Toyota is finally giving up on Scion, announcing that every model will remain, only just given an ordinary Toyota badge where the old ‘S’ used to be. But which Scion models will suffer for losing this youth-brand identity?
Or is it a super-hot Scion FR-S? It’s a little unclear, as the sleuths at Autoguide (who originally uncovered the drawings) note that Toyota (or as the youths call it, “Scion”) filed the Japanese patent, but the application listed Fuji Heavy Industries, parent company of Subaru, as the creator. All we know is, it’s…
There are many crazy Toyobaru engine swaps out there, but this might be the one most true to the car’s original intention. Yes, it involves a V8 made out of two motorcycle engines.
I saw this at Hyperfest at VIR over the weekend. I don’t think I’m qualified to nominate a car for the Hot Boi Olympics, but I feel like this is a contender.
Ryan Tuerck finished on the podium at the opening round of Formula Drift over the weekend. He had a shot at the top, only to get stopped by a mechanical failure. Watch him join in with his crew and try to swap his seized diff in their allotted five minutes of time.
Fans of the Subaru BRZ and Scion FR-S have been hounding at their respective manufacturers for years now about hotted-up versions, and those pleas have so far fallen on deaf ears. But now, with the Subaru BRZ STI Performance Concept, someone seems to have been listening. Sort of. But not really.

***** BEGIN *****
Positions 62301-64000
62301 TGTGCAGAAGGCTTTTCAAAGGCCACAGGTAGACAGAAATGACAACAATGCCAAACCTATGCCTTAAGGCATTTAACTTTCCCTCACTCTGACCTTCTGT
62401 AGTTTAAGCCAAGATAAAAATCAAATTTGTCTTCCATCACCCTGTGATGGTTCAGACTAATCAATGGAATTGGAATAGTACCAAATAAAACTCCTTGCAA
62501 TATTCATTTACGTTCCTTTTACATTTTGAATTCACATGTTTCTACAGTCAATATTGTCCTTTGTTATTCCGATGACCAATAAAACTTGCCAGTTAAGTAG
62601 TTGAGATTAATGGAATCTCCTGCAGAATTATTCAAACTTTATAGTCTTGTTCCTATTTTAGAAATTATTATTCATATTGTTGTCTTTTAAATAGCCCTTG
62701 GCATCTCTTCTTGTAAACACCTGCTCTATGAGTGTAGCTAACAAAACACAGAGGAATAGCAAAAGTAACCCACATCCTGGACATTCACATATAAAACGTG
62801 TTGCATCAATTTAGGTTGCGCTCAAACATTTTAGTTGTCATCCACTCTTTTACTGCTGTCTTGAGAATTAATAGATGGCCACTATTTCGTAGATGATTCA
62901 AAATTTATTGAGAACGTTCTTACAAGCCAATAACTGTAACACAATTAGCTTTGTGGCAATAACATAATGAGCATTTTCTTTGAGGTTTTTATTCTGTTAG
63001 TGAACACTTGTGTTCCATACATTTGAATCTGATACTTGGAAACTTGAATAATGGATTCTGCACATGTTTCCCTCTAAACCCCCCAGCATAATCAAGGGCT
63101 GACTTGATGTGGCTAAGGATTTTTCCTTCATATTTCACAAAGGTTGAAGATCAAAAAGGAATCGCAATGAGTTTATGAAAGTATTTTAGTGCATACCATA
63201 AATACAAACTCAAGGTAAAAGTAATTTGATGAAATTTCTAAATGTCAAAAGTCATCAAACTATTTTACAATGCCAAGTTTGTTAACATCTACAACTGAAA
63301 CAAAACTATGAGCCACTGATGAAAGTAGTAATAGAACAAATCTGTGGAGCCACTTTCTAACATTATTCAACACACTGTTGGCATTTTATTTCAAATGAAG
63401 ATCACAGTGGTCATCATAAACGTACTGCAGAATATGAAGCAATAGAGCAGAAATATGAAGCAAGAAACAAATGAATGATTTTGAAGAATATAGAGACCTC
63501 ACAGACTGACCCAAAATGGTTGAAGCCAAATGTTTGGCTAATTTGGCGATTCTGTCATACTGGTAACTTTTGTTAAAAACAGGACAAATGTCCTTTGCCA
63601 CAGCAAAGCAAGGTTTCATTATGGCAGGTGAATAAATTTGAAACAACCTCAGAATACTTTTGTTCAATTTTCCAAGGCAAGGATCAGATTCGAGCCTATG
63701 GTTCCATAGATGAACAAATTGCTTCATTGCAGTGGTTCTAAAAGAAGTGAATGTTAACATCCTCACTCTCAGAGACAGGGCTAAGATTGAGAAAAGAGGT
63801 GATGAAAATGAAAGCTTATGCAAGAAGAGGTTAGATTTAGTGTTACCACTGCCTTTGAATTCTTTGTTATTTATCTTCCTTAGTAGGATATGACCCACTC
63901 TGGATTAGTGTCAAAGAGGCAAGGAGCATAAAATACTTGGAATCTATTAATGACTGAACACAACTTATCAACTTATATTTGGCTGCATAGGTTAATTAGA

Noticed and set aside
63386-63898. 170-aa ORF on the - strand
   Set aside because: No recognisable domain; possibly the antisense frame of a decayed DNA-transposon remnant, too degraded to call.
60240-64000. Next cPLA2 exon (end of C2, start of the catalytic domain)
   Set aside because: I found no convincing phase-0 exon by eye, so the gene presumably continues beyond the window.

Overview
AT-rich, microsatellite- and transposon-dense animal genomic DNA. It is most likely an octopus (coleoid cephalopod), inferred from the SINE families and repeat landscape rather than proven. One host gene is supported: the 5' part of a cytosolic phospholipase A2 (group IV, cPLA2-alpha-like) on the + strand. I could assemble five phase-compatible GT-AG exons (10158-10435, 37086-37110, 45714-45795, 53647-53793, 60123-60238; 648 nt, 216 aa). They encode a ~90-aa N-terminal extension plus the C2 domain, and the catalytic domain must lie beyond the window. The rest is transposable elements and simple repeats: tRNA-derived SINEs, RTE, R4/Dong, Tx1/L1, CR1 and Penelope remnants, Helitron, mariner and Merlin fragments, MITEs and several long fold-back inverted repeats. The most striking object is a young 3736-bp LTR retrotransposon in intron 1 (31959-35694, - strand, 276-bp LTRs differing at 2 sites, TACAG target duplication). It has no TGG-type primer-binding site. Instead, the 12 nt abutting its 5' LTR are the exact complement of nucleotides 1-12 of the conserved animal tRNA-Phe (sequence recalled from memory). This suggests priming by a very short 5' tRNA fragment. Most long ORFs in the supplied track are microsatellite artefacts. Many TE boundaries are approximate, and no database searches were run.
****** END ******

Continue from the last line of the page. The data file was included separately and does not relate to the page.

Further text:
Some gearheads love horsepower. Some love torque. Some love RPM. This car is for that third group.
I've had this conversation with a couple of very smart people in the car world and I haven't heard a good answer yet: why does everyone love rear-wheel drive now?
This is Formula Drift Pro Ryan Mountain Man Tuerck climbing 2,000 feet up Vermont's Burke Mountain in his 'street' Scion FR-S complete with 2JZ swap. Unreal.
If you were not already aware, this is the greatest Toyobaru in the country. It's the Nameless Performance GT-86 and it will be tearing a rear-drive hole in the American rally scene this year.
I knew I didn't have long with the Subaru BRZ, a morning at most. So I got up early and pointed north to the best backroads I know.
Maybe more than anything else, the Scion FR-S, Toyota GT86 and Subaru BRZ trio are platforms: easy to buy, easy to strip, and very much rear-wheel drive. This has led to some rather audacious engine swaps.
What would you do if you just finished building a stripped, caged, stroked 2JZ Scion FR-S?
What's better than drifting? Drifting on a mountain next to gigantic drops.
[Ryan Tuerck in his FR-S follows Dai Yoshihara in his BRZ at Formula Drift: New Jersey yesterday. Dai eked out the win in the very close Battle of the Toyobaru Twins. Photo Credit: Raphael Orlove]
The Scion FR-S and the Subaru BRZ have been widely hailed as some of the best (relatively) cheap, fun cars of the past few years. But they've always had one major complaint. Their engines are a bit, how shall we say, underpowered. Famed British engineering firm Cosworth aims to change that.
Everyone is talking about the Scion FR-S like it doesn't offer enough power for the money. Here are ten new cars that may make you rethink that judgement.
Everyone knows about high performance bargains, but what is the cheapest horsepower offered from the factory?
Traditionally, when snow and ice and dreary cold winter days roll around, the sports car goes into hibernation in the garage. Forget that. Snow tires, steelies, and spins are where it's at.